Adopt Don’t Shop? Part II

Three new pups have become regulars at the barn this year.

One is a designer breed, one purebred, and one has unknown parentage. They are all good dogs.

All three are loved and loving. All three share some basic criteria in barn-suitable temperaments and energy levels that their families looked for. They are all different sizes, each selected for different reasons. They are even, all three, healthy, sound, and athletically conformed; and these last aren’t always necessary for pet!

When we consider the ethics of selecting a pet to bring into the family, there are three primary categories:

Is our lifestyle and this pet a match?

One of the three pups described above is of course my own Flora Temple. As some of you may recall, back in April I pulled a horse and a dog from the local county shelter, the day before they had to close to the public due to covid. That closure was absolutely the right choice, but did mean also sending volunteers home for a while- leaving the shelter understaffed. In emergencies such as this, it becomes increasingly important to get animals adopted out (and they did, tirelessly!) and to decentralize care by fostering as many of the remaining as possible. I was a trainer who suddenly had a bit too much free time (and was still teaching on campus, and hadn’t yet had to full stop my lessons), so on April 1st I agreed to an impromptu shelter visit.

If you’ve been here before, you’ve read about Demi and the Pandemic Horse Rescue team. Demi has put on weight, gained some gloss, and been started under saddle (yes, you can put your name on a waiting list for her forever home). I also took home a dog with a behavioral flag. He was 80lbs– not exactly apartment sized! And his flag was for a dog fight, which meant he couldn’t be my barn dog. Our lifestyle wasn’t a great match for him, but we could make it work– if he was ok with the cats. The shelter staff didn’t know his history, as he’d been found stray. But he was 80lb dog with a history of dog aggression and without leash skills, which limited how many of the staff could bring him out to meet potential families.

So I adopted Byron. Technically, “rescued,” not just in the sense of getting him from a shelter, but because his fight barred him from regular adoption. As it turned out, he could not live in a small apartment with cats. We avoided any accidents, but it was stressful for him, the cats, and us. I now think of him as our foster dog. I discussed it with the shelter (by phone, of course) and they cleared me keeping him longer than the usual trial period to confirm his newfound leash skills, and maybe add a few more tricks to his repertoire, and then I could find him a potential new family myself. Sometimes, things really do work out: his new person is a lifelong doberman owner whose old dog had recently passed away. He wanted a dog who would watch TV (Byron’s fave) and hang out while he gardened in his HUGE FULLY FENCED YARD! A perfect match.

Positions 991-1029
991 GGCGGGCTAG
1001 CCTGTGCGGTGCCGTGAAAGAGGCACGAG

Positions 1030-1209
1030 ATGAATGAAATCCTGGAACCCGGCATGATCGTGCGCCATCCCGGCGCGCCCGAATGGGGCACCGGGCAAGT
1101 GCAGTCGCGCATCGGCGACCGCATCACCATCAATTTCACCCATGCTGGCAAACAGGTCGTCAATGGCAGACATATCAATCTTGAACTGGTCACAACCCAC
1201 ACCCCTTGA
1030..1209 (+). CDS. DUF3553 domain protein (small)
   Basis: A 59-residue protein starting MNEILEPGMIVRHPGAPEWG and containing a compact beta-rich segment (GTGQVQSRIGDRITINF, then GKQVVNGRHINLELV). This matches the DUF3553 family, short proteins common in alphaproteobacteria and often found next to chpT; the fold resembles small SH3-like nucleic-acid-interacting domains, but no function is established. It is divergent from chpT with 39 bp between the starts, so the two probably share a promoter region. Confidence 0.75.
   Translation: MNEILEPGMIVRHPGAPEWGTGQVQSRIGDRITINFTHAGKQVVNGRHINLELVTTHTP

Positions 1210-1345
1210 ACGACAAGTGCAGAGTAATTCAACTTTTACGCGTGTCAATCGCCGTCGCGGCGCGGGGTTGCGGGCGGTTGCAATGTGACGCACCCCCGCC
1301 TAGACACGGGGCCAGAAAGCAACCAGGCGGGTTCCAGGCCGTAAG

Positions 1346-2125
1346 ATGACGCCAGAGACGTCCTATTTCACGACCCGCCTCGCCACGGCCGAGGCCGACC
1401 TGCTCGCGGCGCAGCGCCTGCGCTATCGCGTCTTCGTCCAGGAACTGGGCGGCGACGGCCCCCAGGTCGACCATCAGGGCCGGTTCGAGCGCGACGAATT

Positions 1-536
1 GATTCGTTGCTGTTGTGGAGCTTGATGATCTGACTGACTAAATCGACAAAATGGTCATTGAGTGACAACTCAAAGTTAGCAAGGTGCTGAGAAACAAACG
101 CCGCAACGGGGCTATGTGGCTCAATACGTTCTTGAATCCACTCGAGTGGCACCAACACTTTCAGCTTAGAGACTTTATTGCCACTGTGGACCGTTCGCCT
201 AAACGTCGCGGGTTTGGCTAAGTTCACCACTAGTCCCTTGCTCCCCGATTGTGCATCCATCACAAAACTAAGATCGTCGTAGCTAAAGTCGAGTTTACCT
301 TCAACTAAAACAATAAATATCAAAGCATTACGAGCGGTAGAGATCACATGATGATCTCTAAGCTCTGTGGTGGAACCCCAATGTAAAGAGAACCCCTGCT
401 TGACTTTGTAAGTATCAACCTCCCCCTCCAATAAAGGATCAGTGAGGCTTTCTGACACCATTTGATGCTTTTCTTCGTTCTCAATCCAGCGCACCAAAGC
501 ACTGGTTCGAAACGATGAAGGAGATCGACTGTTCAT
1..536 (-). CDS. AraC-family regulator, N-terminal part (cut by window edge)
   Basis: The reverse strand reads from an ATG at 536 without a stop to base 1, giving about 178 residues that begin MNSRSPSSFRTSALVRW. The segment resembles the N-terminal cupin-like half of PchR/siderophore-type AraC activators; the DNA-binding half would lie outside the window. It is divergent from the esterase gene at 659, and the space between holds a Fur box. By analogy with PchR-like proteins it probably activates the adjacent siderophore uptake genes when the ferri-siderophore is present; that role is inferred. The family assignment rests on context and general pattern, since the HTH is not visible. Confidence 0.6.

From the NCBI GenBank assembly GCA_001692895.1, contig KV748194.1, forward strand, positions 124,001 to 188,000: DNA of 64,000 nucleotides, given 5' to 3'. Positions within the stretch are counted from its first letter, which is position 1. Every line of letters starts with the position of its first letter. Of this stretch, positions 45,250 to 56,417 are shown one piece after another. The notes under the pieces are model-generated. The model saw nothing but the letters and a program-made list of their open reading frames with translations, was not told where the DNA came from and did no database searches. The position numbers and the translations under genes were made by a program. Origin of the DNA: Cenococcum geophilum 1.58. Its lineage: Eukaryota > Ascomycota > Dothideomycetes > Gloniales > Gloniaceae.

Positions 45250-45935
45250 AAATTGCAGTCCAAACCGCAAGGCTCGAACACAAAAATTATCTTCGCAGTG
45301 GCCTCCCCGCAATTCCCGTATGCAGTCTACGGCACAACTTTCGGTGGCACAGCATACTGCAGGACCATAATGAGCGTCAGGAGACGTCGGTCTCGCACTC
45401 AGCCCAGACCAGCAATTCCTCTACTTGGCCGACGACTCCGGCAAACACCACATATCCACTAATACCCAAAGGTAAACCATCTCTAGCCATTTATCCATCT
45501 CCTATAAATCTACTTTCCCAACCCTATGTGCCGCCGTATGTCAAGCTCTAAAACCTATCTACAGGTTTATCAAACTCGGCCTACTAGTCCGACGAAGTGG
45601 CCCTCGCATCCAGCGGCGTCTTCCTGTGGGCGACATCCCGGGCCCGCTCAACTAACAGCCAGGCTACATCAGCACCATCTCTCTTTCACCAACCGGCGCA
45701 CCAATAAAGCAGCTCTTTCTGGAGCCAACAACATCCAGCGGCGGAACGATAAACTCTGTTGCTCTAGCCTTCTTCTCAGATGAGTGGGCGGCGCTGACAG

For most folks, I wouldn’t recommend adopting (and definitely wouldn’t recommend buying) a dog or any other pet that wasn’t a great match. It’s usually well worth waiting! Like most trainers and farm folks, I’ve ended up with oh so many pets by happenstance. Octavian was supposed to be a horse. I couldn’t just leave the little kitten who kept rolling around under the horses’ feet, so I brought him home to “find him a home.” Of course, I did, it was just my own. He turned out to be a surprisingly great fit for us, winning over our landlady and our grumpy older cat. Lisa, my old farm dog, was one of four that were dropped off at Heritage Harvest when I lived there. I wasn’t ready for a new dog– mine (another drop off, though with more notice) had recently died. Lisa insisted I was her person, and she was right. Part of why I took a second look at Byron (he wasn’t on the list of dogs I was considering pulling) was the face he gave me: his expression matched Lisa’s when she was concerned.

Does my purchase or adoption support markets that disadvantage people or animals?

But what about when you are ready, and happenstance hasn’t happened? Or what if you have very specific criteria, like needing a pet that is hypoallergenic or capable of a certain sport? That’s when it’s time to adopt, or to shop. When I was a kid, I adopted a pup from a local shelter. After Octavian’s grumpy uncle cat passed away, we weren’t initially planning on getting another pet– but Octavian was upset and lonely. We adopted Abdiel from Cat House on the Kings. We visited all the county shelters and a few well-vetted rescues, and Abs picked us. He was worth the search and the wait!